Dawn Butler thought she was going to die after being diagnosed with breast cancer

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The 52-year-old Labour MP said she will step back from work to recover but has vowed she will “get through and over” it. She expects to make a full recovery without the need for chemotherapy or radiation treatment.

“A mammogram saved my life,” she said. “Without a mammogram, my cancer wouldn’t have been discovered.”

The MP for Brent Central added: “Back in early November, I attended a routine mammogram and a few weeks later the hospital informed me that they had identified breast cancer cells at a very early stage.

“Of course, everything stood still as it does when you hear the dreaded C-word – it is a shock but an early diagnosis means that it is something that I will get through and over.”

Ms Butler, whose mum and sister both survived breast cancer, initially shared the diagnosis with only her partner and sister-in-law.

She said the notion of sharing her diagnosis more widely led to her having a panic attack. “I thought, ‘I’m going to need to go public’. And I just had a panic attack.

“This was probably about midnight. And I’m thinking ‘oh my goodness’, and I just started feeling myself overheating.”

A leading charity estimated almost one million women in the UK missed vital breast screening during the first coronavirus lockdown, when programmes were paused.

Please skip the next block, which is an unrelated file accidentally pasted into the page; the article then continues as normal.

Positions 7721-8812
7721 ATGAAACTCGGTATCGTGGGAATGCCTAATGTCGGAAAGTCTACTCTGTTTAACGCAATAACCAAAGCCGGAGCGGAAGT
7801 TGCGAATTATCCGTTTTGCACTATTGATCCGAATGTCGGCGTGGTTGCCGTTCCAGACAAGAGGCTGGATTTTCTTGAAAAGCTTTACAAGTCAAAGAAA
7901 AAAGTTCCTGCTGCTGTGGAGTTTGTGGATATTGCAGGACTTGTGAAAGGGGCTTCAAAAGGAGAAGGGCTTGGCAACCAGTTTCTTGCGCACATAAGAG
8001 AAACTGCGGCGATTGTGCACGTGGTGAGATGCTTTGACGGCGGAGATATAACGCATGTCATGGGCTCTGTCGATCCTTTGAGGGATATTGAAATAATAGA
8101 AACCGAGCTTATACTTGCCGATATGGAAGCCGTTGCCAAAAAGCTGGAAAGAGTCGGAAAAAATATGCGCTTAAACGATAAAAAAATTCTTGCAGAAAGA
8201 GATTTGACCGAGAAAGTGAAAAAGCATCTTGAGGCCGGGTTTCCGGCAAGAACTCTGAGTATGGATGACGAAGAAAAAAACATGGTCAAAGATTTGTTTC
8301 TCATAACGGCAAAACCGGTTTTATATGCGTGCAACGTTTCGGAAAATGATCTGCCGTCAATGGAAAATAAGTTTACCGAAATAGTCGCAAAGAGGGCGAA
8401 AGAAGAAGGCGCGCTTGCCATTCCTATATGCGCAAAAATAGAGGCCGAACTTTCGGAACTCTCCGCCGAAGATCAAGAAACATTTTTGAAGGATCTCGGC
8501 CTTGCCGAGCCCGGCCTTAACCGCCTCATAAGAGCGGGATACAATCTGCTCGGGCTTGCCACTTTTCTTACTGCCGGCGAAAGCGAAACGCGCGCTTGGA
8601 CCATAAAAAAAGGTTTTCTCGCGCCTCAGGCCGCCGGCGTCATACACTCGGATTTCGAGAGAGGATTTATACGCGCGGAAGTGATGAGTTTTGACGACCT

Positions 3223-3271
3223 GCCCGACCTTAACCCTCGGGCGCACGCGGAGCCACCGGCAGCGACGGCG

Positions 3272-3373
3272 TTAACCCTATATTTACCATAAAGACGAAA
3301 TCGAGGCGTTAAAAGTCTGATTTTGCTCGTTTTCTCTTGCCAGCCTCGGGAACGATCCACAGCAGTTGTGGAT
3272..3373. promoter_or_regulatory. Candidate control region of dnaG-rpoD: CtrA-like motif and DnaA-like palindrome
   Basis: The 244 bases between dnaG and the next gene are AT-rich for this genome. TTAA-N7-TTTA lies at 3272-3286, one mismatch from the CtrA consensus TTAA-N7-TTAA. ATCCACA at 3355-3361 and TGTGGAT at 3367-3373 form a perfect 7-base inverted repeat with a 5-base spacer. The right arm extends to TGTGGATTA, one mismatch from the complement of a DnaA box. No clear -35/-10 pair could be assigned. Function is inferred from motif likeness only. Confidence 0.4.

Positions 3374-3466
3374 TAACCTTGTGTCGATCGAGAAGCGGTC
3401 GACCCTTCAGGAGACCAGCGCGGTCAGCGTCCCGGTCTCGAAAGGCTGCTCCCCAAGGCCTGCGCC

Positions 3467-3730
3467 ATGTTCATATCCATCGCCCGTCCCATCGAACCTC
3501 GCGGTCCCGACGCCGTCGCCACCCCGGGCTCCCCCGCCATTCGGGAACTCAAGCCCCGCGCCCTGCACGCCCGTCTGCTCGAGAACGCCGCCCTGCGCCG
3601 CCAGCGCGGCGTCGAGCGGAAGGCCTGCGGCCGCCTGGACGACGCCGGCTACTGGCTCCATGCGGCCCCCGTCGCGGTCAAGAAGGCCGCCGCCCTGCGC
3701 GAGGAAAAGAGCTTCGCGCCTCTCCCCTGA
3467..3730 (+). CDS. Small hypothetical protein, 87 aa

At the time, Breast Cancer Now estimated around 8,600 women who had missed a scan were likely to have undetected breast cancer.

Ms Butler has now urged all women to go for a mammogram as soon as they’re asked to.

“There’ll be women who will die if their breast cancer is not discovered, and needlessly so,” she added.

The MP said she was incredibly grateful to the NHS medics who treated her. “I’m not going to forget what they’ve done for me,” she added.

“I’m not going to forget the effort that they put in, and how they don’t always feel valued. They’ve saved my life – I know it’s what they do – but they really are sort of superheroes.”

She said the operation was a “complete success” and that she will “make a full recovery”.

She added: “The Royal London seemed full, people were waiting on chairs in A&E for beds, the staff were exhausted in the NHS and many were suffering from PTSD.

“Covid-19 has taken a lot out of them.

“So many people have missed appointments (many through no fault of their own), results are delayed and operations postponed.

“If we are to show our appreciation for the amazing NHS workers and rebuild our health service then we need to properly invest in the NHS, both structurally and in the very people who keep it functioning.”

Labour leader Sir Keir Starmer said the party will be supporting Ms Butler following the diagnosis.

He tweeted: “Dawn, your bravery, strength and determination shine through.

“I am sorry you’re going through this, but know that I, and the whole party, are behind you.”

Ms Butler concluded her statement by thanking the NHS and its “amazing workers”.

While receiving treatment at the Royal London Hospital she said she had seen “first-hand how the NHS is under enormous pressure”.

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